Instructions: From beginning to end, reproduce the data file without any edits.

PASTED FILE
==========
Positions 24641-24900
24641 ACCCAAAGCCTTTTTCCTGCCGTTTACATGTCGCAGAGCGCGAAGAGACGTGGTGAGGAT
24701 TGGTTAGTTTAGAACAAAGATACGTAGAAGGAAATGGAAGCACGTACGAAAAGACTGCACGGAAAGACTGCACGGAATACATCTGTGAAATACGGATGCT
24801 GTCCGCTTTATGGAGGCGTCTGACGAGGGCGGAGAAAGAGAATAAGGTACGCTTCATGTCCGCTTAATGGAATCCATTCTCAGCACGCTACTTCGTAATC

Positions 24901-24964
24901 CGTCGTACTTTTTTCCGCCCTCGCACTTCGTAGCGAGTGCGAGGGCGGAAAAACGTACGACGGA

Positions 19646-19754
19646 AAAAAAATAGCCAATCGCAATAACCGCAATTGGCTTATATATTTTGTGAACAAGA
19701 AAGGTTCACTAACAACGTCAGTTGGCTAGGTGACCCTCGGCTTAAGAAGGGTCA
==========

Positions 24641-24900
24641 ACCCAAAGCCTTTTTCCTGCCGTTTACATGTCGCAGAGCGCGAAGAGACGTGGTGAGGAT
24701 TGGTTAGTTTAGAACAAAGATACGTAGAAGGAAATGGAAGCACGTACGAAAAGACTGCACGGAAAGACTGCACGGAATACATCTGTGAAATACGGATGCT
24801 GTCCGCTTTATGGAGGCGTCTGACGAGGGCGGAGAAAGAGAATAAGGTACGCTTCATGTCCGCTTAATGGAATCCATTCTCAGCACGCTACTTCGTAATC

Positions 24901-24964
24901 CGTCGTACTTTTTTCCGCCCTCGCACTTCGTAGCGAGTGCGAGGGCGGAAAAACGTACGACGGA

Positions 19646-19754
19646 AAAAAAATAGCCAATCGCAATAACCGCAATTGGCTTATATATTTTGTGAACAAGA
19701 AAGGTTCACTAACAACGTCAGTTGGCTAGGTGACCCTCGGCTTAAGAAGGGTCA